This team discovered that for an unknown reason, dental plaque of patients on respirators “can become colonized with bacteria and become a conduit to the development of VAP.”
Researchers looked at microbe samples from 12 adults who were on ventilators. They also established each patient’s baseline level of oral health at the beginning of the study. Each patient had their teeth brushed while on the ventilator.
When examining samples, researchers discovered two significant findings. The first, Contagion® reports, is that the microbes Staphylococcus aureus, Pseudomonas aeruginosa, Streptococcus pneumoniae and Haemophilus influenza were all present. The second finding was that “the patients’ dental plaque harbored bacteria not normally residing in healthy mouths but are known to cause respiratory infections.”
Contagion® reports that VAP occurs in 9-24 percent of patients who are placed on ventilators for over 48 hours.
ORAL SURGEON REMOVES 6-POUND TUMOR FROM GIRL’S MOUTH
The Associated Press reports that David Hoffman, D.D.S., removed the benign tumor after the girl was flown in from Gambia for the surgery.
According to the AP, the surgeons said the tumor was close in size to a cantaloupe and “one of the largest tumors they’d ever seen,” making eating impossible and breathing difficult.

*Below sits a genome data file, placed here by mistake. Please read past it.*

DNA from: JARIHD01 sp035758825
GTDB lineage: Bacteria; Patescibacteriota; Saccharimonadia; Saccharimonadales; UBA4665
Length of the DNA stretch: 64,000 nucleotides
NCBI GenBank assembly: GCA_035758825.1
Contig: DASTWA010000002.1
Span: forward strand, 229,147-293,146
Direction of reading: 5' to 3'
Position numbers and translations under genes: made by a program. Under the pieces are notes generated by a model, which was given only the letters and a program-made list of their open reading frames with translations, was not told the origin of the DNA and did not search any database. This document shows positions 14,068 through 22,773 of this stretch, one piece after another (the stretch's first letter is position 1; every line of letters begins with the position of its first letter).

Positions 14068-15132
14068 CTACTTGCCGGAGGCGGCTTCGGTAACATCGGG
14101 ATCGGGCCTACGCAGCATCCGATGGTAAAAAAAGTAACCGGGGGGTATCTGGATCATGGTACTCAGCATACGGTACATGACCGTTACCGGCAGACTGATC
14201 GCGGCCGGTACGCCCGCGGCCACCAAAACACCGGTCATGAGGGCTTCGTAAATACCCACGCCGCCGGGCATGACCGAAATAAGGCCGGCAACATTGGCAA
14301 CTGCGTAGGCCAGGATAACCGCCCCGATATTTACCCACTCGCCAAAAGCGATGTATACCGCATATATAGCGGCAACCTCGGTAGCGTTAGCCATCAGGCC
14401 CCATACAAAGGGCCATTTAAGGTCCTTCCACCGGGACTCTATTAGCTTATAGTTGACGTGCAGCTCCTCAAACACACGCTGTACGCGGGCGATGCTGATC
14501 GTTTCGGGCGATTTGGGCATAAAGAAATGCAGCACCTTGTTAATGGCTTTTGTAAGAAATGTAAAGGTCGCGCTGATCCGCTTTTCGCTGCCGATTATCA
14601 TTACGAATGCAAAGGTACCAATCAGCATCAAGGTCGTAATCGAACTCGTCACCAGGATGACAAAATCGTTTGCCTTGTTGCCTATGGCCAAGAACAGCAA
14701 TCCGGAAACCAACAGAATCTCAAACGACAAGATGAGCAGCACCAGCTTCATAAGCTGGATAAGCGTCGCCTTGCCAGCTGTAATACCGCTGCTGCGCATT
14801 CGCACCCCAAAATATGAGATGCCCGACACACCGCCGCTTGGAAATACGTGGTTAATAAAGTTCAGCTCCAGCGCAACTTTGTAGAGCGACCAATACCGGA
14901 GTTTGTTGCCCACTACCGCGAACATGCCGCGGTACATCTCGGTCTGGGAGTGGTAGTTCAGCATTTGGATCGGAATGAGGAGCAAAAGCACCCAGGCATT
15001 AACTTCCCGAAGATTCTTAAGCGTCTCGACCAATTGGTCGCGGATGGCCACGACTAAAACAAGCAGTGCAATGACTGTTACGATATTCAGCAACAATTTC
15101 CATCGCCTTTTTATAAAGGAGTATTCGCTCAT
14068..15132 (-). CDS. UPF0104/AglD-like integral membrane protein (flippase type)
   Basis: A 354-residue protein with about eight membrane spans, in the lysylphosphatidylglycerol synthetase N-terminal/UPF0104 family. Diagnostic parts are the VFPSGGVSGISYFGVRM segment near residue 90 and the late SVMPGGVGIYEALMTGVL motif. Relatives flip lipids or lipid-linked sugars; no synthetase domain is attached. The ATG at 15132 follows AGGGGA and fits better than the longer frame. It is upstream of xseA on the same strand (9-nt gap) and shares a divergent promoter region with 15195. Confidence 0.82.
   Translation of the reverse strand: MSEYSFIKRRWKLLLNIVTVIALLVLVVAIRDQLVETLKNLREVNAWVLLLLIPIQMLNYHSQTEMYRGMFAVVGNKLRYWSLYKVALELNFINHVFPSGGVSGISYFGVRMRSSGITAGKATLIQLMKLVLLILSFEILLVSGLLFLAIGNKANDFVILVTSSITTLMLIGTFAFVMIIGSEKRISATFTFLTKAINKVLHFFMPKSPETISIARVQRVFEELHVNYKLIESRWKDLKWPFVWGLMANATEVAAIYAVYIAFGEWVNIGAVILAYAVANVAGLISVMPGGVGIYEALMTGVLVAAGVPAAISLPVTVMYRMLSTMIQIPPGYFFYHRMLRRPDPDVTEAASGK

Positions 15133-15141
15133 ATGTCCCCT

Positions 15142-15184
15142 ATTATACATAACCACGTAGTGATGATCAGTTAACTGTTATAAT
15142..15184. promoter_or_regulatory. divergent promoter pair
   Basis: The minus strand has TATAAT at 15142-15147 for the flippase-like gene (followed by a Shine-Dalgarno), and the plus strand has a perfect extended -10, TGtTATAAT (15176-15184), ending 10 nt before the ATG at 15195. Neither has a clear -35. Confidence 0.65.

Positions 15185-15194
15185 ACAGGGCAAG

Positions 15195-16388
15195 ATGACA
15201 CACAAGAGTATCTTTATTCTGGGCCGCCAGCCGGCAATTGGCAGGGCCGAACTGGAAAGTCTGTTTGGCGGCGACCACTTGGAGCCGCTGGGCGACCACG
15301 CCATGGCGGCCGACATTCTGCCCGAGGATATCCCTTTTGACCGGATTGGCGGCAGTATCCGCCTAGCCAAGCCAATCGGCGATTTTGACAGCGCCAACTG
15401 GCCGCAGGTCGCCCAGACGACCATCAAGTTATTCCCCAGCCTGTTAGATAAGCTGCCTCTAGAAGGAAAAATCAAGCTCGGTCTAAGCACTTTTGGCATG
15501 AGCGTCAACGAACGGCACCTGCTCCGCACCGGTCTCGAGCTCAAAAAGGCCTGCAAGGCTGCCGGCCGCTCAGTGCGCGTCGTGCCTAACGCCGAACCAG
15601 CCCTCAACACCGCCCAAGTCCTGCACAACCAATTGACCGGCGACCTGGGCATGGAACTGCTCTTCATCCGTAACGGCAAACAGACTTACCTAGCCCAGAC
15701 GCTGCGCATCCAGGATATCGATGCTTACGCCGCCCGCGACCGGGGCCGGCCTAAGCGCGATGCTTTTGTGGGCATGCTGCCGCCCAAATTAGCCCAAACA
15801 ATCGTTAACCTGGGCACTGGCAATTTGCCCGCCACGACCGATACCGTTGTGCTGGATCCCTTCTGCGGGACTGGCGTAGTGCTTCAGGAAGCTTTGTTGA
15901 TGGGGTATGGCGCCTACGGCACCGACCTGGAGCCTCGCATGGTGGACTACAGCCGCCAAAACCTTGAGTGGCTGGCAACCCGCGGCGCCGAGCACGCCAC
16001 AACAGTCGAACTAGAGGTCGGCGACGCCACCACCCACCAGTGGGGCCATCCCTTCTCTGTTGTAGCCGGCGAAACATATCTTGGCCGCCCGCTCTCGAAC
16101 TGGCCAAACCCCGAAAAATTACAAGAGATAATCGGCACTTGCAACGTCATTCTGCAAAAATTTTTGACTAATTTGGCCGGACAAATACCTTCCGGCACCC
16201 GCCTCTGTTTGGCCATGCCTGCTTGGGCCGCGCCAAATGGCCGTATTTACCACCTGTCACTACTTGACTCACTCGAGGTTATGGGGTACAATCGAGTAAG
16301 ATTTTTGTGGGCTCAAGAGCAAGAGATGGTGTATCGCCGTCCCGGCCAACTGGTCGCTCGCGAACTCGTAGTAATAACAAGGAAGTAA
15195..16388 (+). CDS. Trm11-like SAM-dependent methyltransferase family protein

The girl, 12, is recovering and is expected to make her way home to the West African nation next week. The girl, named Janet, was transported to the U.S. with her mother by the Global Medical Relief Fund. A team of clinicians volunteered for the January surgery, which took place at Cohen Children’s Medical Center on Long Island.
What would happen if you didn't brush your teeth for a year? - USA TODAY https://t.co/nfphZP8W7V pic.twitter.com/LQO7FZaqgs
— paleo diet (@PaleoDietxxx) March 14, 2017
SO, YOU DECIDED NOT TO BRUSH YOUR TEETH FOR A YEAR
This week, USA today asked the rhetorical question, what would happen if you didn’t brush your teeth for a year?
The Dentist’s Money Digest® editorial team asks a follow-up rhetorical question of, is that a question that had to be asked? But, if the answer gets more people to see their dentist twice a year, then we’re all for it. We think this quote from Matthew Messina, D.D.S., a spokesman for the American Dental Association, sums it up quite nicely. What would happen?
“Probably nothing good,” Messina says in USA Today’s report.
Refer reluctant brushers to the full article if they still need convincing.
ALLEGED UNLICENSED DENTIST CHARGED
A 34-year-old Houston man has been charged with practicing dentistry without a license.
Click 2 Houston reports that Jose Elias Meraz-Sanchez, 34, was charged after an undercover operation. The case, the news outlet reports, began in February. Meraz-Sanchez was allegedly practicing dentistry out of a trailer. An undercover officer went to this trailer and received a diagnosis and price for treatment, Click 2 Houston reports.
Meraz-Sanchez was arrested shortly thereafter. He has since been charged with unlawful practice of dentistry.
Got a news tip? See something you’d like to have included in the DMD Check-Up? Email Dentist’s Money Digest managing editor Joe Hannan: email@example.com